What are you reading? – 14 June 2018

A weekly look over the shoulders of our scholar-reviewers

June 14, 2018
Books
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Sir David Bell, vice-chancellor, University of Reading, is reading Lawrence Freedman’s The Future of War: A History (Allen Lane, 2017). “Here Sir Lawrence Freedman brings a fresh perspective to his already formidable understanding of military strategy. He looks at how, since the middle of the 19th century, people have sought to predict the nature of future conflicts. He cites famous examples such as The Battle of Dorking, written in 1871, and The Great War in England in 1897 (1894), both of which stimulated debates about military preparedness. Such futurology has engaged academics and generals such as Sir John Hackett with his The Third World War, published twice in the late 1970s and early 1980s. Popular fiction writers – everyone from H. G. Wells to Tom Clancy – have also shaped thinking. Yet, as Freedman notes, all such predictions are works of imagination since the future is not preordained.”


Richard Joyner, emeritus professor of chemistry, Nottingham Trent University, is reading Ryan Holiday’s Conspiracy: Peter Thiel, Hulk Hogan, Gawker, and the Anatomy of Intrigue (Profile, 2018). “Life is usually believed to be more cock-up than conspiracy. Yet this gripping book tells how billionaire and PayPal co-founder Peter Thiel mounted a successful, complex and legal conspiracy. His targets were the gossip website Gawker and its founder, British expat Nick Denton. Thiel wanted vengeance because in 2007 Gawker had outed him as gay. With a small army of lawyers, he enabled Terry Bollea, better known as the wrestler Hulk Hogan, successfully to sue the site over a sex tape extract it had published in 2012. Hogan won $140 million (£105 million) in damages, a hit that caused Gawker to close in 2016. There are three interesting actors in this story: Thiel and Denton, similar in many ways, and the First Amendment to the US Constitution, which protects freedom of expression.”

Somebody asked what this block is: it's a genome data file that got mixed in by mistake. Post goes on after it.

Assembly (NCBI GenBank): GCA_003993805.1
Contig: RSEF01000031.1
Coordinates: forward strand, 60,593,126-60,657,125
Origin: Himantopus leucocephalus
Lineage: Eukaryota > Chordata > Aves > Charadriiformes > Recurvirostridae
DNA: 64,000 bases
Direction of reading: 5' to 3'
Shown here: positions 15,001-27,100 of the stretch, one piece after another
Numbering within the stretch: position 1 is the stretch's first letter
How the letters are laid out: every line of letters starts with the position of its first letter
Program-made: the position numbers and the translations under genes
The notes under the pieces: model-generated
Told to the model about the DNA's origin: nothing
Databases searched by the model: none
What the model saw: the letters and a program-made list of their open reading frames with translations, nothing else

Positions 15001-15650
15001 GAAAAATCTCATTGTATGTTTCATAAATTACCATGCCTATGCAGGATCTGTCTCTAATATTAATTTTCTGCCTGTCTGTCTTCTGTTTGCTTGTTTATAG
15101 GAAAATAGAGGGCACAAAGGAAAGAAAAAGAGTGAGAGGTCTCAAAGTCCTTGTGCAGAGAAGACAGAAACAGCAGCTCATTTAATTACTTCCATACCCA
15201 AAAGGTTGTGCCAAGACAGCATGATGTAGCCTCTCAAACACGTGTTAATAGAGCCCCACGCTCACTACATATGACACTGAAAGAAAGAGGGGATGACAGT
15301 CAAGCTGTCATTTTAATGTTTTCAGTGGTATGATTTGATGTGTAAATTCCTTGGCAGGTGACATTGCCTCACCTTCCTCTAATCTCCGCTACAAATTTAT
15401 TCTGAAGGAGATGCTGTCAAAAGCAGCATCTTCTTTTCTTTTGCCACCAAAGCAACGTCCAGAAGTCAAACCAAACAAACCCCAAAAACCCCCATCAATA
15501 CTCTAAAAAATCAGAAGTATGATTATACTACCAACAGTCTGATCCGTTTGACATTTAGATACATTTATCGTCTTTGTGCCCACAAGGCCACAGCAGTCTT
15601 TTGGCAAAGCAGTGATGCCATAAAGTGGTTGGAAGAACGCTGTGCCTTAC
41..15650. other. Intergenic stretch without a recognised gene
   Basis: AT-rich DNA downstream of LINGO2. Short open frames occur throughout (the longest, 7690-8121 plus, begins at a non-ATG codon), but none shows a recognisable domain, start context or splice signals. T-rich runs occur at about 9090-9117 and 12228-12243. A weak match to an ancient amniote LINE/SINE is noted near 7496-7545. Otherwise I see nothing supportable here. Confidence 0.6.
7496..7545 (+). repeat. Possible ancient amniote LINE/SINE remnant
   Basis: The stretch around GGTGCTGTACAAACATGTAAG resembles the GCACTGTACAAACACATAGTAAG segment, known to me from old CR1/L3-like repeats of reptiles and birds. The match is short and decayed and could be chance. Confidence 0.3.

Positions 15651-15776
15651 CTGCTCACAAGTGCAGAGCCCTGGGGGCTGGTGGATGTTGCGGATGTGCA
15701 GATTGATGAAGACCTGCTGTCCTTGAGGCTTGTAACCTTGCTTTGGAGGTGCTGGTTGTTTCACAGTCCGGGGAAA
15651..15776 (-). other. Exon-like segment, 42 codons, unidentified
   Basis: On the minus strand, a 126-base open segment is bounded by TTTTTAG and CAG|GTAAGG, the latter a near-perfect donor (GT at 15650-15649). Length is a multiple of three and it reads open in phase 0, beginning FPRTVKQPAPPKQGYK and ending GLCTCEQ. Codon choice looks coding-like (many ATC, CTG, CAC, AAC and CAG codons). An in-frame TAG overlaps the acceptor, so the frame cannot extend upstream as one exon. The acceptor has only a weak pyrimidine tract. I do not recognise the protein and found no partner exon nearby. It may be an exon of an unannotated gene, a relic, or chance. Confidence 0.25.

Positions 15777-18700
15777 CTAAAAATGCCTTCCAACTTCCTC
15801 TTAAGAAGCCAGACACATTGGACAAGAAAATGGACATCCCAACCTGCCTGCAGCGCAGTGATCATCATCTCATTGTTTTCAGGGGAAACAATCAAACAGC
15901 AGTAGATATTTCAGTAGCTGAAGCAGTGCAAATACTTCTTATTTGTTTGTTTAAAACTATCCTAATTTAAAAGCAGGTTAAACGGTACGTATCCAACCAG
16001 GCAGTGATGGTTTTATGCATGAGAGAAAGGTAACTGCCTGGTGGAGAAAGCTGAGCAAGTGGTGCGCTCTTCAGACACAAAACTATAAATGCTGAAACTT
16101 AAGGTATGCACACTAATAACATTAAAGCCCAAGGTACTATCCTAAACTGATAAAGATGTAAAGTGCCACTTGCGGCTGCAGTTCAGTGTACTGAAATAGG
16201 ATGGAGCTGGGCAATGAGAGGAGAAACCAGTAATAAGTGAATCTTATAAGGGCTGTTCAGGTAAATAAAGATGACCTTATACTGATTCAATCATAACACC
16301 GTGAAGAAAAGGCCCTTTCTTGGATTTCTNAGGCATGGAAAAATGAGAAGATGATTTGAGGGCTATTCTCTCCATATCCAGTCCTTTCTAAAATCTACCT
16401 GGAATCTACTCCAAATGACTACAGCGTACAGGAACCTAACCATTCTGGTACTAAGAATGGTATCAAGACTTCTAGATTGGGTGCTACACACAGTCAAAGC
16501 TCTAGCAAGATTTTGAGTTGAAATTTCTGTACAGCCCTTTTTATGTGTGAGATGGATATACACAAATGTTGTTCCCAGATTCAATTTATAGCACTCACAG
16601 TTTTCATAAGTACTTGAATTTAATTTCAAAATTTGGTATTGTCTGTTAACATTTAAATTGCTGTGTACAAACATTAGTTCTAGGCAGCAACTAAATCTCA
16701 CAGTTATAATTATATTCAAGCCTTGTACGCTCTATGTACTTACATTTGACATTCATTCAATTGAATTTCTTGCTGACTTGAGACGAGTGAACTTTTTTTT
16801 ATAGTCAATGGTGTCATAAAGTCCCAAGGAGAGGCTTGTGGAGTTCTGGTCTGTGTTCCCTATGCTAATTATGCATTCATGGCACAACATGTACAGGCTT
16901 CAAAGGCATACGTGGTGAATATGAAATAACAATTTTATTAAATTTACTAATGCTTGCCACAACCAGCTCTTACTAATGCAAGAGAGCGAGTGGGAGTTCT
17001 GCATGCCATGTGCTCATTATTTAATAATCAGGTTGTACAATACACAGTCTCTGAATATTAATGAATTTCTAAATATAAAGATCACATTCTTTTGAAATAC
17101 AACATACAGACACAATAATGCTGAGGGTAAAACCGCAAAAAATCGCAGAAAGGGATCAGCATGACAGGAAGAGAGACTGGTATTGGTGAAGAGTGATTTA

A. W. Purdue, visiting professor of history, Northumbria University, is reading Richard Wilkinson’s Lloyd George: Statesman or Scoundrel (Tauris, 2018). “This short but well-informed study addresses the great problem of how to balance the last Liberal prime minister’s achievements with his considerable, indeed glaring, faults. Few would deny the remarkable success of a man who rose from modest beginnings to play an important role in laying the foundations of the welfare state and to become an inspiring wartime leader, although some will find Wilkinson’s view of his contribution to military victory exaggerated. Lloyd George was a charismatic and inspiring figure and, at least early in his career, brave in his opposition to the Boer War and support for social reform, but he was also devious, opportunistic and involved in financial scandals. If many statesmen have had adventurous sex lives, his was on a Casanovan scale, while his dealings with Hitler showed him as, at best, gullible. Wilkinson concludes that ‘his faults were outweighed by his achievements’, which seems rather too kind.”

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